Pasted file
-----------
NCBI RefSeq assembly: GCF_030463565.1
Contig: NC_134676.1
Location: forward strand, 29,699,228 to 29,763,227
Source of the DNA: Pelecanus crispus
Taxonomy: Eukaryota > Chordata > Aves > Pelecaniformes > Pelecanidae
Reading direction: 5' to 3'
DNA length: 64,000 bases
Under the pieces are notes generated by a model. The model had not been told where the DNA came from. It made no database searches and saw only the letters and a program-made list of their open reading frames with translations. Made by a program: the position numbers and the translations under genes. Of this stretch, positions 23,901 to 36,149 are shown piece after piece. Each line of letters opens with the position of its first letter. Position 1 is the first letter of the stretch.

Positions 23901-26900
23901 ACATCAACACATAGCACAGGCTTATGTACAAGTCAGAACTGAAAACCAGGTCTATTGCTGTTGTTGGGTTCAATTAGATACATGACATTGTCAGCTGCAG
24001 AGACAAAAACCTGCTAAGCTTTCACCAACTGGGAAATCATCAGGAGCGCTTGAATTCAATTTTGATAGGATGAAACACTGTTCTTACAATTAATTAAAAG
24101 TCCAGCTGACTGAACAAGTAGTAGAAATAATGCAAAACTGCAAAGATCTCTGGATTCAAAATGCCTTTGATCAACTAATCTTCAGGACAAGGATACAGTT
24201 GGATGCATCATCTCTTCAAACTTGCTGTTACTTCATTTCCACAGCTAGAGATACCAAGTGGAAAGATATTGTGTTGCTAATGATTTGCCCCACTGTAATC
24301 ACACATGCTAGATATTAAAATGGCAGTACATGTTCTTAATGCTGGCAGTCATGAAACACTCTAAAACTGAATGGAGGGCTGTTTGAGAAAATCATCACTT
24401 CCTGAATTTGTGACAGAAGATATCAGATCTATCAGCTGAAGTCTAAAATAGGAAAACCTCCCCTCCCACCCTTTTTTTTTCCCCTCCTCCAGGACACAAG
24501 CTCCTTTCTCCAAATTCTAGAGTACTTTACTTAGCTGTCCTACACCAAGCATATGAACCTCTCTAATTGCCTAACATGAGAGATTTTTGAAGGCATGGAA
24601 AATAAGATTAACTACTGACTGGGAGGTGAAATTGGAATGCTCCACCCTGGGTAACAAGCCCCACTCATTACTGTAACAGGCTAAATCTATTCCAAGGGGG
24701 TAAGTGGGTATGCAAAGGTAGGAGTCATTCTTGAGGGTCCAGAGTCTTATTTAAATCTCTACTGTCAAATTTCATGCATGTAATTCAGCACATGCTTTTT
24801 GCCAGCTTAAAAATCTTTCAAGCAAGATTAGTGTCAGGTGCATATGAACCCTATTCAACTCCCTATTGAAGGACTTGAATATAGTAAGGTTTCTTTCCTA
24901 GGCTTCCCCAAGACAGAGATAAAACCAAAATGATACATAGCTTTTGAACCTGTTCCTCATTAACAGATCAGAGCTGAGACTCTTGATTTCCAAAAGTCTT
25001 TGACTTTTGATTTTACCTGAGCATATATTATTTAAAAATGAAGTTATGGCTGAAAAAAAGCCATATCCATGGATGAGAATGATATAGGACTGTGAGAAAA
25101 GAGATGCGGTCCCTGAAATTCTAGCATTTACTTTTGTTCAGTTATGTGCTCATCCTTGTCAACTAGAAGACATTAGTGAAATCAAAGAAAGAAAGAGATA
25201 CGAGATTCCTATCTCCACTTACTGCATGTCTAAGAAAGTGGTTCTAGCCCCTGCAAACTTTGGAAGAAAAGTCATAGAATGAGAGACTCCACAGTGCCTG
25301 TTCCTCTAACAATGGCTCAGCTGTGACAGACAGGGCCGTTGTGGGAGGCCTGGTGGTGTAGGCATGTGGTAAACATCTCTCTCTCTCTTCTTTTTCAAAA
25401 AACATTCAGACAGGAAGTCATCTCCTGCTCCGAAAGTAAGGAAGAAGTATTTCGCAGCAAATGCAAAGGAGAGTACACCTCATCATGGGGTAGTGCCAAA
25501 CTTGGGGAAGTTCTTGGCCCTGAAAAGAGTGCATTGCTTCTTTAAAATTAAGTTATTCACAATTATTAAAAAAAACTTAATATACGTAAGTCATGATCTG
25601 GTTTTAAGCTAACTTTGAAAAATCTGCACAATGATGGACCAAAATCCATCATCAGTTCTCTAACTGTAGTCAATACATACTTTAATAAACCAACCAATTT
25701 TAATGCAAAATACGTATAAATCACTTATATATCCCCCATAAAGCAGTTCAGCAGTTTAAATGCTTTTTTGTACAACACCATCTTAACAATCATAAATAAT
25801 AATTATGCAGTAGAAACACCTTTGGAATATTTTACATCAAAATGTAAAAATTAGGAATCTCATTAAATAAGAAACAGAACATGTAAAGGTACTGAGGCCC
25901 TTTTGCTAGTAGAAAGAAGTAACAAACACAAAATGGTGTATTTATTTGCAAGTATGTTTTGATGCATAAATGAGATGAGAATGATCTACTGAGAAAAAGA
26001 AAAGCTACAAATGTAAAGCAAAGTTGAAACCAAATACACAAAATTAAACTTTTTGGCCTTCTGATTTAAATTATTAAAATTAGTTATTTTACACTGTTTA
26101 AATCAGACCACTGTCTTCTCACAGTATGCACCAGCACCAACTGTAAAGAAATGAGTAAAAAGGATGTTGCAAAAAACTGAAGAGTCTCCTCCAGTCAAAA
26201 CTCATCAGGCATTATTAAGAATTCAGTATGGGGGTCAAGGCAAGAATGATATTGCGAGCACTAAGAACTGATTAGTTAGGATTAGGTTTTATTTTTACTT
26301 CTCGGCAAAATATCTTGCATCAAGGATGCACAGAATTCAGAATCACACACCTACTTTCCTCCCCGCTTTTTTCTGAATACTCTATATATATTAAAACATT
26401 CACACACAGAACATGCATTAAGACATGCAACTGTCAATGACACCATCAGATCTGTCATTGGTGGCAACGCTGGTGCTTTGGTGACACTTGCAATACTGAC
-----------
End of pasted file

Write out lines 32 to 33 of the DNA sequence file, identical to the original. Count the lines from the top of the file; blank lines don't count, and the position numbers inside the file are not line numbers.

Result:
26101 AATCAGACCACTGTCTTCTCACAGTATGCACCAGCACCAACTGTAAAGAAATGAGTAAAAAGGATGTTGCAAAAAACTGAAGAGTCTCCTCCAGTCAAAA
26201 CTCATCAGGCATTATTAAGAATTCAGTATGGGGGTCAAGGCAAGAATGATATTGCGAGCACTAAGAACTGATTAGTTAGGATTAGGTTTTATTTTTACTT